Evian Conference Summary

  • Last updated on November 10, 2022

The Evian meeting was an international conference, convened at President Franklin D. Roosevelt’s initiative, to discuss comprehensive emigration policy in response to the rapidly accelerating numbers of Jewish refugees. The conference represented a critical turning point in the evolution of the Holocaust.

Summary of Event

The Evian Conference took place in the French resort community along Lake Geneva from July 6 through July 15, 1938. A climate of deep, ubiquitous anti-Semitism Anti-Semitism[Antisemitism];Nazi Germany had been spreading throughout Nazi Germany, and it was unfolding with increasing viciousness. On September 15, 1935, Nazi Germany had legislated and begun the implementation of the Nuremberg Laws, Nuremberg Laws (1935) racist statutes of the Third Reich that were critical to the marginalization, segregation, and dehumanization of German (and eventually Austrian) Jews. The Anschluss, Anschluss which annexed Austria to Germany in March, 1938, provoked the administration of Franklin D. Roosevelt to respond to the proliferating crisis faced by European Jews. [kw]Evian Conference (July 6-15, 1938) [kw]Conference, Evian (July 6-15, 1938) Evian Conference Holocaust;international response Refugees;Jews Jews;refugees [g]France;July 6-15, 1938: Evian Conference[09810] [c]Atrocities and war crimes;July 6-15, 1938: Evian Conference[09810] [c]Diplomacy and international relations;July 6-15, 1938: Evian Conference[09810] [c]Human rights;July 6-15, 1938: Evian Conference[09810] Roosevelt, Franklin D. [p]Roosevelt, Franklin D.;Evian Conference Hitler, Adolf Taylor, Myron C. Rublee, George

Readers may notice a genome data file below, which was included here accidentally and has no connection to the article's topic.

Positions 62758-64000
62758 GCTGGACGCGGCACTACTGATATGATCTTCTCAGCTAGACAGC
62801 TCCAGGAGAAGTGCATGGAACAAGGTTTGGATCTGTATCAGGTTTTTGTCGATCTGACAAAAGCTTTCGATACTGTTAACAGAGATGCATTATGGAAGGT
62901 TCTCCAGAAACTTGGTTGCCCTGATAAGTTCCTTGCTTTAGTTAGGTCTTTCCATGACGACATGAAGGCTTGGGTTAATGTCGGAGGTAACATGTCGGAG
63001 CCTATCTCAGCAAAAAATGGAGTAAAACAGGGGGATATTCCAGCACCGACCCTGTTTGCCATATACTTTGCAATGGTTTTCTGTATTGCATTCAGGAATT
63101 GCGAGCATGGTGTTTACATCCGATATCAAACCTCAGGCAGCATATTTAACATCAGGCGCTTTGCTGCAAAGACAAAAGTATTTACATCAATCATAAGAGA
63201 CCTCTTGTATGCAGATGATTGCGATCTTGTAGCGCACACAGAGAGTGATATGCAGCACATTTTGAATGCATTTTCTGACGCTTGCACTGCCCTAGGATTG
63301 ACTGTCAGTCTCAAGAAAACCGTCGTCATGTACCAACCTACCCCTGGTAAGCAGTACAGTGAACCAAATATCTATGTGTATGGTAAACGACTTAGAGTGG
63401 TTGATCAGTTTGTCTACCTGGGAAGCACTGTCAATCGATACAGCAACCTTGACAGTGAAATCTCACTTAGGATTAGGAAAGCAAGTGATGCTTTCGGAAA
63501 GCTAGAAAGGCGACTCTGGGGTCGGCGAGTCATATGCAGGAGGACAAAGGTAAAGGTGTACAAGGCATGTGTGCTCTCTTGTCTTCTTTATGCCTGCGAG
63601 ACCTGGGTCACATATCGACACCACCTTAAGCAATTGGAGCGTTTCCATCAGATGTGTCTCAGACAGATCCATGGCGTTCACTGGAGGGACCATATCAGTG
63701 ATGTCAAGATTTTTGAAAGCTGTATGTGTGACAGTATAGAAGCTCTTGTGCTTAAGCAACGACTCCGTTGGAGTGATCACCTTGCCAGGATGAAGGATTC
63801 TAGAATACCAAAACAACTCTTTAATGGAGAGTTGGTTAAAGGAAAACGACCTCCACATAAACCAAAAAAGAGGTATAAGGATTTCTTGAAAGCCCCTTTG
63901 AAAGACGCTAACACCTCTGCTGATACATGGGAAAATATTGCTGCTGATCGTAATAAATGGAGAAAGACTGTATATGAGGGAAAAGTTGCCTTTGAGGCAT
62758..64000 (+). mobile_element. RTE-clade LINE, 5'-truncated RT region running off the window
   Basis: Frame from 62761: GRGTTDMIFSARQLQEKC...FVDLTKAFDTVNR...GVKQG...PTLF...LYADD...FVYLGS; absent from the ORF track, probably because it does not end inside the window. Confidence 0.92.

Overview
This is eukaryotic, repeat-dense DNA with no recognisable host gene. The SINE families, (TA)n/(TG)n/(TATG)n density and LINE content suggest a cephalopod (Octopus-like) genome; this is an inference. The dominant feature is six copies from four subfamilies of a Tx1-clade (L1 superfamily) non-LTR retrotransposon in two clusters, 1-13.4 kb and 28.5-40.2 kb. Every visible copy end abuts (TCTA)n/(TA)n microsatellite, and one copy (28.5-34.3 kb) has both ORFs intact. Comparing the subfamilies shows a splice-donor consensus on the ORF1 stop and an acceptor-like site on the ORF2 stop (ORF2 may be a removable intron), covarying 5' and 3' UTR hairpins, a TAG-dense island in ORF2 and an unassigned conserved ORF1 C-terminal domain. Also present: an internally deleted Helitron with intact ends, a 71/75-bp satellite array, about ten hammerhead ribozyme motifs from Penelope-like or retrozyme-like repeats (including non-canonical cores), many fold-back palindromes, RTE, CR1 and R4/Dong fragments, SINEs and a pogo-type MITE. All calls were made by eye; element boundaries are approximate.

The Anschluss made the situation of Jewish refugees much worse: It shattered the pattern of gradual German Jewish emigration. Prior to the Anschluss, Jewish emigration from Nazi Germany was slow, steady, and relatively small. The Jewish refugee crisis was deliberately and systematically precipitated by Nazi Germany’s relentless attempts to eliminate “undesirables”; the Third Reich was eager to remove Jews from all its territories. The Evian Conference was a direct result of this urgent need for nations to deal with the Jewish refugee crisis.

Soon after the Anschluss, Roosevelt recommended that heads of state convene at an international meeting to negotiate a remedy to the plight of stateless Jewish émigrés. Although it is difficult to determine Roosevelt’s exact motives for calling for such a meeting, it is clear that the president was responding to domestic political pressures, particularly from the isolationist forces in the United States and from groups of American Jews.

In the late 1930’s, when the United States and most European countries were still attempting to emerge from the Great Depression, Roosevelt might have thought that the American public was unwilling to accept European Jewish refugees, given that the United States continued to have unemployment concerns for its own citizens. Strategically, the United States may have intentionally placed itself in a win-win situation: By calling for the conference, it communicated concern over the refugee crisis, but the country did not make any significant reforms to its own restrictive immigration policy. Instead, the Americans continued to maintain barriers that reduced the number of Jewish émigrés entering the United States. It appears that Roosevelt’s strategy was to head off progressive immigration demands while circumventing any radical shift in immigration policy.